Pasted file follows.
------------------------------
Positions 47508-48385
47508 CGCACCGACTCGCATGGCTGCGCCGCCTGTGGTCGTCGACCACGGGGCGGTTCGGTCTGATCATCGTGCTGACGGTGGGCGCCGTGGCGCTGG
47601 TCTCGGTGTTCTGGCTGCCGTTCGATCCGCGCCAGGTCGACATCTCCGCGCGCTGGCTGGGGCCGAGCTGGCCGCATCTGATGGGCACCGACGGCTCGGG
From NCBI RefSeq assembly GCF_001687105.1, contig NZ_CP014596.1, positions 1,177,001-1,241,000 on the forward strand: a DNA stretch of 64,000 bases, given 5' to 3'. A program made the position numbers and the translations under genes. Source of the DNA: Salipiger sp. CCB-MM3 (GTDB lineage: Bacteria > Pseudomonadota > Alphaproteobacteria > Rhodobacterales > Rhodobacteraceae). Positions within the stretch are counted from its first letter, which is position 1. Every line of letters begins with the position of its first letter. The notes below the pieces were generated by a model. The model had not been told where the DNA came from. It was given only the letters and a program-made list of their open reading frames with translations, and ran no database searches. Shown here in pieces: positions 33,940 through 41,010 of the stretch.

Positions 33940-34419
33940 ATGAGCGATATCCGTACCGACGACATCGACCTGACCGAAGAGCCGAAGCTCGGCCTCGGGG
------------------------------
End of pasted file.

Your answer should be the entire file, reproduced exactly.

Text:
Positions 47508-48385
47508 CGCACCGACTCGCATGGCTGCGCCGCCTGTGGTCGTCGACCACGGGGCGGTTCGGTCTGATCATCGTGCTGACGGTGGGCGCCGTGGCGCTGG
47601 TCTCGGTGTTCTGGCTGCCGTTCGATCCGCGCCAGGTCGACATCTCCGCGCGCTGGCTGGGGCCGAGCTGGCCGCATCTGATGGGCACCGACGGCTCGGG
From NCBI RefSeq assembly GCF_001687105.1, contig NZ_CP014596.1, positions 1,177,001-1,241,000 on the forward strand: a DNA stretch of 64,000 bases, given 5' to 3'. A program made the position numbers and the translations under genes. Source of the DNA: Salipiger sp. CCB-MM3 (GTDB lineage: Bacteria > Pseudomonadota > Alphaproteobacteria > Rhodobacterales > Rhodobacteraceae). Positions within the stretch are counted from its first letter, which is position 1. Every line of letters begins with the position of its first letter. The notes below the pieces were generated by a model. The model had not been told where the DNA came from. It was given only the letters and a program-made list of their open reading frames with translations, and ran no database searches. Shown here in pieces: positions 33,940 through 41,010 of the stretch.

Positions 33940-34419
33940 ATGAGCGATATCCGTACCGACGACATCGACCTGACCGAAGAGCCGAAGCTCGGCCTCGGGG